starviking

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To be honest, evacuating the Canal Zone was the problem. The UK should have said to Nasser: that’s a nice trick, recruiting a paramilitary police force with the express purpose of killing our troops. Next dead squaddie and we’re coming for you...
 

Hood

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Eden was ill and drugged with uppers and downers at the time. Plus he had a irrational dislike of Nasser. Mind you the French seemed equally eager to collude.

I don't think there was a longer-term plan for the afterwards, hopes that Nasser might get overthrown was a fantasy. I guess Nasser might of given back some shares but on his side he had the fact that neither Britain or France could force his acquiescence by occupying all of Egypt or Cairo. Neither was politically or militarily prepared to do that. The whole thing was sheer madness, the best plan was to see which way the wind was blowing and to have offered Egypt a share in the canal sooner, then if Nasser grabbed the whole lot they could have used more convincing moral indignation.
 

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It was the 6"
I've read an account that sounds exactly like this, and I was sure as God made little green apples that they were talking about the 3"/70 mount on one of the Canadian Terra Nova class. I didn't bookmark it, though, so I can't go back to check.
 
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Purpletrouble

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The overall answer is the RN should have built the 5” cruiser-destroyer, having binned Tigers and possibly even Darings. The investment in that hull gives you a gun ship until you want Sea Slug, but large enough to take it (& 984?) with the 5” gun the RN should have standardised on. Yes the 5” proposed was OTT, but focussing on one is better than all of 6”&4.5”&3”. None of which ever got the full development anyway and 4.5” survived by proxy really.
The C-D is what the non capital / non single purpose (frigates) “intermediate all capability” category merged into postwar, as growing destroyer sizes, the gunnery/sensor/seakeeping/range and endurance advantages of Dido types vs not much smaller later DDs and the (later) switch to volume intensive missiles rather than weight intensive numbers of turrets/TTs.

It isn’t hindsight as the C-D was proposed for these reasons!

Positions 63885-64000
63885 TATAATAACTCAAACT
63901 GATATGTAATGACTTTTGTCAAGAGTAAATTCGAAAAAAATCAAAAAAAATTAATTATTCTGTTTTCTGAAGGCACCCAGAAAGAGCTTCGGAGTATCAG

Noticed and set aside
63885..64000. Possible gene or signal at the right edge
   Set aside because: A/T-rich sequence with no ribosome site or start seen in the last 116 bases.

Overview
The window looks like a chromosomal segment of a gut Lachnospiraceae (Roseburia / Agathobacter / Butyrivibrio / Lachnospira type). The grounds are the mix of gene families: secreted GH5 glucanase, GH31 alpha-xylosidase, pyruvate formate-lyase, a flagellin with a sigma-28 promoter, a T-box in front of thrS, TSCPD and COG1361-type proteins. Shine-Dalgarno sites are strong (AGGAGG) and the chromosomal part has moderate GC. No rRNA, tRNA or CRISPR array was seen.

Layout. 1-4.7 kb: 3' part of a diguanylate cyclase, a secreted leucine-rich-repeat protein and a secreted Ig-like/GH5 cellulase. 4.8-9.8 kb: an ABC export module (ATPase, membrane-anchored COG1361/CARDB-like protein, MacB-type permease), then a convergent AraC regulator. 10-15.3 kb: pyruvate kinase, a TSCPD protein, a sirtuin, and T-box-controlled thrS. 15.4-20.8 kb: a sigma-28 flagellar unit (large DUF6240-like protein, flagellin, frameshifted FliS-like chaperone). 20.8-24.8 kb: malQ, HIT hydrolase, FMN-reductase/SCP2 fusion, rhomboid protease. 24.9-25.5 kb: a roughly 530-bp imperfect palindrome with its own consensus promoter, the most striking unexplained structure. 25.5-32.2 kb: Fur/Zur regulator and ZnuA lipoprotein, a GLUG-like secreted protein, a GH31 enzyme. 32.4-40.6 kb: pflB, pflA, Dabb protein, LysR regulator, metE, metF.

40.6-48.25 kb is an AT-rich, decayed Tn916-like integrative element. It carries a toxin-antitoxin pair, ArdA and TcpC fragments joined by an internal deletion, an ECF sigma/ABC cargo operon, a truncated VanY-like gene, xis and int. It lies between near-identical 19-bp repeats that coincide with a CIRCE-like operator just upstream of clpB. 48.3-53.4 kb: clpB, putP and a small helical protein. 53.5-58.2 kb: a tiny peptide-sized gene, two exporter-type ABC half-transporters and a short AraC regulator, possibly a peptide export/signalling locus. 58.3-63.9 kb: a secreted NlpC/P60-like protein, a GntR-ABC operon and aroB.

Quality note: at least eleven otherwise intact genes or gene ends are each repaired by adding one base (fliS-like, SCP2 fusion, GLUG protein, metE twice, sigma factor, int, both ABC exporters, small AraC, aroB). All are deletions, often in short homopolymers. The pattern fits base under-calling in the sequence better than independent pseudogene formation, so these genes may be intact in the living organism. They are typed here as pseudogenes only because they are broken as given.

The crew hungry and cramped old 6” ships looked nice and the RN’s cold war suited their limited capabilities, but spending more than bare minimum money was daft. To be fair, they didn’t really! The 18k Sea Slug 6” ship is beautiful and my fantasy fleet has a pair - but completely insane in the real world.
 

Volkodav

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It was the 6"
I've read an account that sounds exactly like this, and I was sure as God made little green apples that they were talking about the 3"/70 mount on one of the Canadian Terra Nova class. I didn't bookmark it, though, so I can't go back to check.
Well this was from the mouth of the V&V manager (and former RN MEO) of a project I worked on , who'd been a midshipman on one of the Tigers in its last commission. It was a very interesting project for a bloke like me due to the backgrounds of the grey beards I got to work with, always enjoyed listening to blokes who'd been there and done that, in particular on the technical side of things, it delivers many gems that are overlooked or misquoted in literature.
 

zen

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I think the 5" L70 was not easy and potentially plagued by excess barrel wear, but the 5" L56 was quite feasible.
 

Volkodav

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I think the 5" L70 was not easy and potentially plagued by excess barrel wear, but the 5" L56 was quite feasible.
Too bad they didn't stick with the 5.25", potentially rechambering and relining the barrels for US 5"/54 for commonality reasons down the track. Retain the twin as used on Vanguard and develop an automatic single mount. If all works out well, then an automatic twin for a modern take on Aresthusa / Dido.
 

zen

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However there was a land based mkI and MkII single mount for 10 rounds a minute.
So ideally a postwar single MkIII mount for 12-15 rounds a minute would be competitive with automatic 6". Especially if modified for shipboard use.
One might then go to full automation and water cooling to get 18-24 rpm.

Arguably this could benefit from Green Mace technology and be driven by a possible desire for Zeus with folding fins.

From there weight reduction would dominate any MkIV effort......

Could this in any way feed a Tank Destroyer gun using variant ammo?

Could this even see a NATO standard pushed by the UK for 133mm? Having the US resist in favour of the 5"?